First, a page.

Priming Miniatures

Priming your miniatures seems to be a question that pops up on a regular basis on various forums so I thought I would put up a quick post on how I prime my figures.

I now do all my priming with Vallejo surface primer.

Vallejo surface primer
Vallejo surface primer

I used to use various spray primers but I now brush prime everything. This way I can be assured of getting a good even coverage over all the miniature making sure no detail is obscured and that awkward to reach areas are primed which can often be missed with a spray primer. Spay primers are smelly, messy and you can’t prime reliably when it’s too humid or too cold (normally to cold in the UK). With the brush on primer I can prime my figures indoors and in any weather so I can get them done anytime. It also works out loads cheaper. I bought the Vallejo primers for £9.99 from Boyes and for that you get 200ml. It’s also widely available at various model shops and online stores. I have lost track of the amount of miniatures I have primed and I still have three quarters of the bottle to go.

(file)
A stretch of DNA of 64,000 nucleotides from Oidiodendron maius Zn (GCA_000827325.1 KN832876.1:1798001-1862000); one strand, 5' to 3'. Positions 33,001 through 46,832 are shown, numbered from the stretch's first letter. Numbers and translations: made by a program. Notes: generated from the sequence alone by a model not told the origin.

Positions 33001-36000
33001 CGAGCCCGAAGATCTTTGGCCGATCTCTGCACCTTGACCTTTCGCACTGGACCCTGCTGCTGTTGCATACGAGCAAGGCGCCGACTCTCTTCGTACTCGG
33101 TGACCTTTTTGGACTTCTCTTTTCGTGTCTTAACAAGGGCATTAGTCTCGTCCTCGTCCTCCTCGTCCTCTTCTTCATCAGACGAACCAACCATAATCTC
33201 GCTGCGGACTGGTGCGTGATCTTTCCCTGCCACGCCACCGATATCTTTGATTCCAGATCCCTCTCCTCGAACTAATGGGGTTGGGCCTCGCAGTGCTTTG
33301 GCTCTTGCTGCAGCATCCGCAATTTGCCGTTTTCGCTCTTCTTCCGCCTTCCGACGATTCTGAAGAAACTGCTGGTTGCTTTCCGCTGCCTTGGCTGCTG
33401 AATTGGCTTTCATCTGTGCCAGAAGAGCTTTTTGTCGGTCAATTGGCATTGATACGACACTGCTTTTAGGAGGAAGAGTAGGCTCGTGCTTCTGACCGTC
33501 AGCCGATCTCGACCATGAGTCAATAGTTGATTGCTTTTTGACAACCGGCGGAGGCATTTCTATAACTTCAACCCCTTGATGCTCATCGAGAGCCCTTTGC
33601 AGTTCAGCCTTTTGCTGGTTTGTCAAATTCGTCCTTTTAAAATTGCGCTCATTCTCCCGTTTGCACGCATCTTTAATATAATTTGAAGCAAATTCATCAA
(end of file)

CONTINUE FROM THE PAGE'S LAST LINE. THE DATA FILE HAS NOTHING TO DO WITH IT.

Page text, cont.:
The next question is what colour to prime. The Vallejo primers are available in a few different colours but I only ever use black and white primers. Having said that I prime 99% of my figures black and only prime a figure in white if it’s going to predominantly white or very light coloured. The only figure I have recently primed white is Gandalf the white. I also sometimes prime horses white if they are going to end up white or light gray. I find that a black undercoat suites the generally muted colours of the Lord Of The Rings range very well.

The method is very straight forward and there is not much to say on it to be honest. I would recommend not using your best brushes for this and although it’s tempting don’t use something too big, something along the lines of a number 2 brush is ideal. I am currently using a past its best army painter regiment brush.  As with all painting give the bottle a good shake, make sure you don’t overload your brush and give the model a nice even coverage of the primer.